33. dumbcow
    • 5 years ago
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    thats because of the x in front

  34. anonymous
    • 5 years ago
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    nice., so what does the x do? slope>?

  35. anonymous
    • 5 years ago
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    ?

  36. anonymous
    • 5 years ago
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    what are the point of the maximun

  37. dumbcow
    • 5 years ago
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    kinda, it changes the direction of the graph when sqrt(2-x) might be decreasing as x increases when you multiply by x, it increases to a point the max is the highest point on graph, x=4/3

  38. anonymous
    • 5 years ago
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    cordinate?

  39. dumbcow
    • 5 years ago
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    i told you earlier, plug in 4/3 into function look at cursor position on right side of picture i left it at approx where the max is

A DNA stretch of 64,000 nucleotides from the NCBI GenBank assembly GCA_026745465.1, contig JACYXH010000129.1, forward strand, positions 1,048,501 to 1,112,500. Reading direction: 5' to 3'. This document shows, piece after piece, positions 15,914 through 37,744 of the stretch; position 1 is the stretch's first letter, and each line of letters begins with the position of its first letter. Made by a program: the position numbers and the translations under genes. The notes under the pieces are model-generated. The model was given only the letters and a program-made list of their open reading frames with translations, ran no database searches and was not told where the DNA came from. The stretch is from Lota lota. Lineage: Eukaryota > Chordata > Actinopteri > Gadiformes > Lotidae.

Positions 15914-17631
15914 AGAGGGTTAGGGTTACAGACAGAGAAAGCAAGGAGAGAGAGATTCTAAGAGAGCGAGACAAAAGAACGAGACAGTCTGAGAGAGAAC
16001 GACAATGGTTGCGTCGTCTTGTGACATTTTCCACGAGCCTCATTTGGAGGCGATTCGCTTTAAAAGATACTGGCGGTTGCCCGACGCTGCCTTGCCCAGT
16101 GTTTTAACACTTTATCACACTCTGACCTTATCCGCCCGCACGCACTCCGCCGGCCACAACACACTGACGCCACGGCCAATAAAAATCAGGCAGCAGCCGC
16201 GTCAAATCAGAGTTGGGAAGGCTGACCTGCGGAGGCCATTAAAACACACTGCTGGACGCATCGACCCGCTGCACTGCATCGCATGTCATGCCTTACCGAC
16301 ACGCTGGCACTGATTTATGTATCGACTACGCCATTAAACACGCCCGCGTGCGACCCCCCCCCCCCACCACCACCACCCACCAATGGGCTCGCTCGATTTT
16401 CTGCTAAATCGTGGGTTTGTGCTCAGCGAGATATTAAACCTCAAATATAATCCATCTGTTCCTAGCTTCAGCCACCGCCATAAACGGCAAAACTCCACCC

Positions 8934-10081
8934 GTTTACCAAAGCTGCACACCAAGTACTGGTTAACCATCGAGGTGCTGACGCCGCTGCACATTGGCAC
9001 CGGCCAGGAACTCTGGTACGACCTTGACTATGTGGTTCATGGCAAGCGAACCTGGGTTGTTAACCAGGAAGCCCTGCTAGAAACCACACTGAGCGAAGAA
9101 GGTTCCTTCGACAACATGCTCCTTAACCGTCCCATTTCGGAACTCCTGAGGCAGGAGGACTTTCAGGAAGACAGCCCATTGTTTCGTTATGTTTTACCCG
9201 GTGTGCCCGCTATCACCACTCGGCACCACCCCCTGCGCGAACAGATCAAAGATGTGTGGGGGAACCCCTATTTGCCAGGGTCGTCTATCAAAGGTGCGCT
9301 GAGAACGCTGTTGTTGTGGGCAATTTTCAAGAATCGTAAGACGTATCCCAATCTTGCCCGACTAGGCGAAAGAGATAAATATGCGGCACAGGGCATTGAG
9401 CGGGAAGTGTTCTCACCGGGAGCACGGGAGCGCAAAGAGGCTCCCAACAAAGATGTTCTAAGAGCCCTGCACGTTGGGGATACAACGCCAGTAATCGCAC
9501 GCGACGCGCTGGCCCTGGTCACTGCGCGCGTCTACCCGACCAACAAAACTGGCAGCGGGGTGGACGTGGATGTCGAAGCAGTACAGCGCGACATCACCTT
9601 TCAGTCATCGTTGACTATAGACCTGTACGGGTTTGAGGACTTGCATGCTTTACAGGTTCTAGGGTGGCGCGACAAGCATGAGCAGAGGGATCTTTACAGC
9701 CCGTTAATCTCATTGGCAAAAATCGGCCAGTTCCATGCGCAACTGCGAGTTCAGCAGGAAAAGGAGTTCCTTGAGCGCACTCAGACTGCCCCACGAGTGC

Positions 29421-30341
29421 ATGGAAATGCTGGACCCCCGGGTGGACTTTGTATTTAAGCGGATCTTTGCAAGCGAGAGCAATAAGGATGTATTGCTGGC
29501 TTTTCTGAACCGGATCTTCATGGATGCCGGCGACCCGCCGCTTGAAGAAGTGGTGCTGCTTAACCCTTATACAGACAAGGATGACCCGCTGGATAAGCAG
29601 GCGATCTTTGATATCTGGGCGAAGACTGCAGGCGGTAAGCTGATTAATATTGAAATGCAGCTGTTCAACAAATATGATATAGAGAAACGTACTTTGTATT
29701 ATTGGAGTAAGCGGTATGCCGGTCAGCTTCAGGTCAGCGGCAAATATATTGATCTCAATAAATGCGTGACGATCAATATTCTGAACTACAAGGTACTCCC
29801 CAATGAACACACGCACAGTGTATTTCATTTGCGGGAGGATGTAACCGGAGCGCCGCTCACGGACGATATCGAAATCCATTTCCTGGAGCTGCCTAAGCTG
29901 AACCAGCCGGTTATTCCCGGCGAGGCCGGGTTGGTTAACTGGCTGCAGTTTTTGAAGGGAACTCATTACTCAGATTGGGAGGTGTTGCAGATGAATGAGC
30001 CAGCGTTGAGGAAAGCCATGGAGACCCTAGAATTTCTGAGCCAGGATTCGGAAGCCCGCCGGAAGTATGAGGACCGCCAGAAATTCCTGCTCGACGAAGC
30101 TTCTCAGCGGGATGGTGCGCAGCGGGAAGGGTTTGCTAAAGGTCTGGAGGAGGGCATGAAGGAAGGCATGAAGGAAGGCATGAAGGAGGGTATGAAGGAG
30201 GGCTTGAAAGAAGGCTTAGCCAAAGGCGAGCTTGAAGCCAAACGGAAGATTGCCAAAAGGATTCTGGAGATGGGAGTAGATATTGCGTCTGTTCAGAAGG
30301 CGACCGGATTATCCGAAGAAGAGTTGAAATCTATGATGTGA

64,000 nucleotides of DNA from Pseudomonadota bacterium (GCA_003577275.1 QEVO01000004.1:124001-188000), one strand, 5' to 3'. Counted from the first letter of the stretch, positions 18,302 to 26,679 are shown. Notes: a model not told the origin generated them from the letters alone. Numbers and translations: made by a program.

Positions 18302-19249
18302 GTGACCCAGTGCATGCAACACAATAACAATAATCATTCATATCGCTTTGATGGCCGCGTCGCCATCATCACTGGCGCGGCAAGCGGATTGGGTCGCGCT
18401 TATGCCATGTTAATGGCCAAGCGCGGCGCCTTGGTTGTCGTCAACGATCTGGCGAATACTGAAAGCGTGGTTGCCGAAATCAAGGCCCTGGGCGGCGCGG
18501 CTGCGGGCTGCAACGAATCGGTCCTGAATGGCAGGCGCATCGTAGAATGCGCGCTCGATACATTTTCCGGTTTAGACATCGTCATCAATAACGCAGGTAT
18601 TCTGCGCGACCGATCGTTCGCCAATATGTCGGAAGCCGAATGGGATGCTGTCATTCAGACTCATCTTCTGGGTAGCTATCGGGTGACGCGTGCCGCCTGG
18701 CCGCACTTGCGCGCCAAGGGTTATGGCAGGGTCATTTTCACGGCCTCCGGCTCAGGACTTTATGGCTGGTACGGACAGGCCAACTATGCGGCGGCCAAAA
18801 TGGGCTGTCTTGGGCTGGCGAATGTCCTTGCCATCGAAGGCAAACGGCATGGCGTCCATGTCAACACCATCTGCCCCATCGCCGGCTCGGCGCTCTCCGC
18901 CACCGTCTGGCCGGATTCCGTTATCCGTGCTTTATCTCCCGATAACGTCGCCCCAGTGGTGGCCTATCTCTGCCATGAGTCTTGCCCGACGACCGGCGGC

40. anonymous
    • 5 years ago
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    so it be (1.37,?

  41. anonymous
    • 5 years ago
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    use trace on the graph, to find the highest point.

  42. anonymous
    • 5 years ago
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    use trace on the graph, to find the highest point.

  43. dumbcow
    • 5 years ago
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    yes something like that

  44. anonymous
    • 5 years ago
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    i need the exact point.

  45. dumbcow
    • 5 years ago
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    from a graph you will only get an approximate but thats all you need right now the exact answer i already told you max: (4/3, 4/3*sqrt(2-(4/3)))

  46. anonymous
    • 5 years ago
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    don't got a caclculator iwth me, bye, i will solve it when ig et home.

  47. dumbcow
    • 5 years ago
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    wow y = 1.088